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Lakelands Hospice provides palliative and end of life care, free of charge, for people in Corby and the surrounding villages living with life-limiting illnesses such as cancer, COPD, MS and advanced heart failure. Corby has one of the highest rates of heart failure in England and has some areas that are among the county’s most socially deprived.
We do not receive any government or NHS funding, relying totally on charitable donations and fundraising events and we need to raise in excess of £525,000 each year to keep our doors open.
A typical day in the life of Lynn Davies, our Sister and Hospice at Home Co-ordinator
My day starts with a nurses' meeting and discussion on our patients needs and support.
After the patients arrive we chat with them over a cup of tea, finding out how they are today, how they have been since they were last here, if they have any concerns or worries they want to talk about. If they want some privacy we find a private place to chat. As nurses at Lakelands, we have no time constraints, so we are able to be with a patient on a one to one basis for as long as they need.
I make referrals to other agencies or chase up appointments/results for patients. Sometimes patients just want to talk and discuss their feelings, anxieties problems with someone that is not a member of their family because they can find this easier. Sometimes they want to have a difficult conversation about end of life care, if they are terminally ill, or they want help in writing their funeral plan.
In the day room we have time in the morning to be with our patients as they are catching up with the friends they have made at Lakelands. We may be doing crafts, playing cards, dominos or card games. We may be doing manicures, hand/feet massages or the patients may be having Reiki therapy. Tea, coffee and biscuits are always in abundance. Following a home cooked lunch, we spend the afternoon doing activities. We may have a theme, such as beach week when we have a paddle in the pool, play croquet and outdoor games followed by ice cream and a “summer sing a long”. We may have a film and popcorn afternoon, a quiz, a game of bingo or have someone visit the hospice to give a talk or provide entertainment. Whatever we do there is a great lot of fun and laughter.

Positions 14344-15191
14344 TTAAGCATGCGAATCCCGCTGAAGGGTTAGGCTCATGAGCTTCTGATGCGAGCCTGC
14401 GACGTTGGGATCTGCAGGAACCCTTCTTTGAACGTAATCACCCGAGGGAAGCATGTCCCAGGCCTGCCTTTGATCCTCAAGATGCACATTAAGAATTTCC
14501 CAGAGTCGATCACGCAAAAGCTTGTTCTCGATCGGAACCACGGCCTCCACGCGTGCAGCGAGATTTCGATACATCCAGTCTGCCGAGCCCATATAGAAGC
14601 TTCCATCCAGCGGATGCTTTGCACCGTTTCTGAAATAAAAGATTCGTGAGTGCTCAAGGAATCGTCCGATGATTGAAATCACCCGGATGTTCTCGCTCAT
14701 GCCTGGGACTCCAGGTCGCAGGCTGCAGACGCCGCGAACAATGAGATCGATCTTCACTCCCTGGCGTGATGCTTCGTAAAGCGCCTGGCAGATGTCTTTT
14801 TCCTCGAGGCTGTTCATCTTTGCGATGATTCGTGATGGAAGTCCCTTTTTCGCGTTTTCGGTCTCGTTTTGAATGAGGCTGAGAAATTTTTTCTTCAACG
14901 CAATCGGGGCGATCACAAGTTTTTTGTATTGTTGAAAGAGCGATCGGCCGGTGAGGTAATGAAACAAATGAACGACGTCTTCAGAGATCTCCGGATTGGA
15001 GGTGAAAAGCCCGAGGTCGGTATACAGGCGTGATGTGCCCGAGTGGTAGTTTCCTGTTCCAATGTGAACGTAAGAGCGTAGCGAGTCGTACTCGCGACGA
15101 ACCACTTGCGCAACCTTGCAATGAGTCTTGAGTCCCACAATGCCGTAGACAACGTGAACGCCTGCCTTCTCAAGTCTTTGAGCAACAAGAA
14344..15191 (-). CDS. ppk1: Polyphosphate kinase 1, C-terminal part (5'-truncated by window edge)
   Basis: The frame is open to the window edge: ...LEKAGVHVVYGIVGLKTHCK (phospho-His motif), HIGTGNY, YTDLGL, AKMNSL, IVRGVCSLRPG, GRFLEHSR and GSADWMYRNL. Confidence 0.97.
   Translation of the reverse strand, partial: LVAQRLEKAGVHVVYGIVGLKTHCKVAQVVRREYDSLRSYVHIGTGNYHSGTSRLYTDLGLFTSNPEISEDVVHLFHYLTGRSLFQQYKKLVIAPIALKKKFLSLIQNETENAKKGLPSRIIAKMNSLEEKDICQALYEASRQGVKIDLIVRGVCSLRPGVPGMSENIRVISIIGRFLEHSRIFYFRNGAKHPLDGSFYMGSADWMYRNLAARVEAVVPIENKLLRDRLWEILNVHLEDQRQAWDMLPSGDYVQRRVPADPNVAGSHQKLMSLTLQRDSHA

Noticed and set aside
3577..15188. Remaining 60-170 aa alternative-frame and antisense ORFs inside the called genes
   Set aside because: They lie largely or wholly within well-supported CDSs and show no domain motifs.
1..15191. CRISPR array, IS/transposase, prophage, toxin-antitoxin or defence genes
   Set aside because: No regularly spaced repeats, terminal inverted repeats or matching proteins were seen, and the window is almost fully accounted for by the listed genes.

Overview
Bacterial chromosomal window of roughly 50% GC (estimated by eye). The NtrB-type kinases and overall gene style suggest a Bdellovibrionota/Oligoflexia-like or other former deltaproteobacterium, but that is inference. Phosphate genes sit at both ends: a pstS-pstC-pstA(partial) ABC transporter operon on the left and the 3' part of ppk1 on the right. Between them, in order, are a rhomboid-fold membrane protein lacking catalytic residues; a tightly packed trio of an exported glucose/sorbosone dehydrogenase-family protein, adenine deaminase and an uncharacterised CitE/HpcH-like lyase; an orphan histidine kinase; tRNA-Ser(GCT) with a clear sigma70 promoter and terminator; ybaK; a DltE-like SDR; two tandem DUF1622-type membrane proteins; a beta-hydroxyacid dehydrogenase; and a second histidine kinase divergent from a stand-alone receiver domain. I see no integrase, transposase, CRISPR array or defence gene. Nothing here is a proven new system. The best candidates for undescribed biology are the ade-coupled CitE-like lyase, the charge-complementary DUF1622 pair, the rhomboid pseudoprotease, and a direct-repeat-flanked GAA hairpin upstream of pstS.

I am also the Hospice@Home co-ordinator, so I am responsible for a team of four qualified nurses who go out and provide overnight nursing care for patients in their own homes. The patients are referred by the district nurses and then I ring the family and arrange to go to the home and meet both them and the patient. I would spend time getting to know what the patient’s needs are, and listen to any worries, fears or concerns that they have and hopefully be able to help allay them. I spend time with them and explain what support and help we can offer and I arrange the rota for the nurses to attend. This is usually done in the afternoon, but arranged at a convenient time with the family. I spend time giving families a ring and finding out if they have any problems or issues, or just to find out how they are. I also liaise closely with the District Nurses and other agencies involved in the care of our patients. Often, following the death of the patient I will visit the family to see how they are coping, sometimes it will be a phone call and sometimes a sympathy card through the post, but they all know that they can ring me at the hospice at any time during this journey if I can assist them with anything or answer any questions that they may have.
At the end of each day I have the opportunity to catch up with my paperwork, audits, equipment checks, rota planning and most importantly the activities our patients have yet to enjoy.
We understand and empathise with the feelings of our patients
The right and ability to choose the end of life care that is right for them and their families
We give support and assistance, be part of and encourage patients to improve their quality of life
We are funded by the community for the community
Patients have trust in our nursing staff, processes and services
We are sympathetic and show compassion for the sufferings of our patients
Maintaining patient dignity at end of life is paramount
Treating each patient with compassion is an absolute requirement
It is important that patients and families can put their trust in us at one of the most difficult times in their lives